When deciding what to grow and when preparing your seed order consider what space you may have in your garden for each crop. Drawing a plan to scale is of help. It can prevent over-ordering. When planning for vegetables take into account the site of your kitchen garden. Few vegetables tolerate shade nor do they grow well if the roots of fruit trees and hedges rob the soil of nourishment. Plan so that your vegetables grow in good soil and where the plants receive lots of sunshine.
This is a useful crop to grow if you are starting from scratch. Potato plants are spreading in habit and smother weeds. A potato crop is often referred to as a ‘cleaning crop’ because the spreading habit and the cultivation carried out can eradicate many weeds.
Cauliflowers are greedy plants. Do not order cauliflower seeds unless you know your soil is very fertile. Planting cauliflowers in poor soil is a waste of time and garden space.
Onions are easy—from sets. A good crop of good-storing, maincrop onions is easily obtained if you start off with sets rather than by sowing seeds.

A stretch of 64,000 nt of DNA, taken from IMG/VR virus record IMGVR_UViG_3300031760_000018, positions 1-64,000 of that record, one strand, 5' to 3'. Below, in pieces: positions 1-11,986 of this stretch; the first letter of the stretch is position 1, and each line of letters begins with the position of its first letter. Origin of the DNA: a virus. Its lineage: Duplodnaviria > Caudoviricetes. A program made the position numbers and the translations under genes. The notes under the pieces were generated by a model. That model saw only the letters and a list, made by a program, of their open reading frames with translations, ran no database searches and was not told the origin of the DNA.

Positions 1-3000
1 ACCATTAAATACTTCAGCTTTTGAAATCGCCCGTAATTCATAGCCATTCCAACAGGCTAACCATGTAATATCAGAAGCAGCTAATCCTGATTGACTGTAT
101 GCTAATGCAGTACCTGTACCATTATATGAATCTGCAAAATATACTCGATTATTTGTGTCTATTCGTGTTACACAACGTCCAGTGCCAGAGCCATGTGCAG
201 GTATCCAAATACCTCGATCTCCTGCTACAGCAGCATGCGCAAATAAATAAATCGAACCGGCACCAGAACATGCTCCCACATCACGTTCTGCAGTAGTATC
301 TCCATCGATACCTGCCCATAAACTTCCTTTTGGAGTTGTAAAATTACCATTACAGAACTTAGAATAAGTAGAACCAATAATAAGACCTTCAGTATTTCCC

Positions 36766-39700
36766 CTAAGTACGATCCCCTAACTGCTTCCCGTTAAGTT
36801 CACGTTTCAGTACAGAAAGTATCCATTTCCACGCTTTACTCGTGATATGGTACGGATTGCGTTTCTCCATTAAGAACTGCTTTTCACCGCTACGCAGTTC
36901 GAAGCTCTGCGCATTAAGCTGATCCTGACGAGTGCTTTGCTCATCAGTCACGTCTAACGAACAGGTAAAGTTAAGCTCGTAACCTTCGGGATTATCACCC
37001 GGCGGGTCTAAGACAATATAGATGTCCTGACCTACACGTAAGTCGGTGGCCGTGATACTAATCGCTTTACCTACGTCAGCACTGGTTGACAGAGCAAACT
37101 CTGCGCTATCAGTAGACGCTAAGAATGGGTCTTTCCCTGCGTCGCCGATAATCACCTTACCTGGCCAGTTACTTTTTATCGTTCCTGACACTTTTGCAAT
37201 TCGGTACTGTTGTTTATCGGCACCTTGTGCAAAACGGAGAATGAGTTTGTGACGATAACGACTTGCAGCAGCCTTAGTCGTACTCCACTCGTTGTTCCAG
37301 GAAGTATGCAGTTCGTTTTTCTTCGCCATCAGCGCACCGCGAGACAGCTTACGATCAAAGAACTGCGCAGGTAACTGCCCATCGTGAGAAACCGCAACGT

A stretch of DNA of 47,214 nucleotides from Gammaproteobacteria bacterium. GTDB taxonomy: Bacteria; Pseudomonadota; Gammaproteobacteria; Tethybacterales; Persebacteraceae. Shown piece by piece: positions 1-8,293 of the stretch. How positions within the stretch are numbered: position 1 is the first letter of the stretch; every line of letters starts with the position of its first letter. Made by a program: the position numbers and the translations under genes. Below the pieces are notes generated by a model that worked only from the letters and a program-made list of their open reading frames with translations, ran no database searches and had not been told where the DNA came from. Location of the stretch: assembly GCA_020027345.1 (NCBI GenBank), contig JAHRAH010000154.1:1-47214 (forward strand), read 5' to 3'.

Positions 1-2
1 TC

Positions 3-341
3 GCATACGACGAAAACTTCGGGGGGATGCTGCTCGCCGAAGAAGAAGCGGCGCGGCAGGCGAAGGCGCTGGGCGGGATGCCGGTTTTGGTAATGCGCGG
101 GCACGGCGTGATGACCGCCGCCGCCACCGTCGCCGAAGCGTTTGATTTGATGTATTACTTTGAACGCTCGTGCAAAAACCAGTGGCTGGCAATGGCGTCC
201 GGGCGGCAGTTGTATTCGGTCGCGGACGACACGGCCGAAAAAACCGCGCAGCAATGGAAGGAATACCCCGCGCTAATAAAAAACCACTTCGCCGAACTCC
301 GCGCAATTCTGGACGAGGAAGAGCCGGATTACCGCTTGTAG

Seed catalogues show varieties as Bush or Trailing. A bush plant is compact. Trailing plants may be trained on a wire mesh garden fence or on nylon netting.
For the greenhouse you have a choice of varieties which bear male and female flowers or of all-female flowerers. For outdoors there are ridge kinds which roam over the ground and there are trellis cucumbers which need supports.
‘Outdoor Girl’ is a tomato noted for its early ripening quality. If you prefer a bush variety, ‘The Amateur’ is popular. Tomatoes not only come in very large, medium and small reds; there are also yellow, gold and striped tomatoes. The yellows and golds are excellent for mixed salads.
Less usual vegetables
There are many other vegetables not included in this seed list. You will find something about them under the heading Fifty Vegetables and Salads. Few are difficult to grow. If you have room in the garden why not order seeds of a few of them?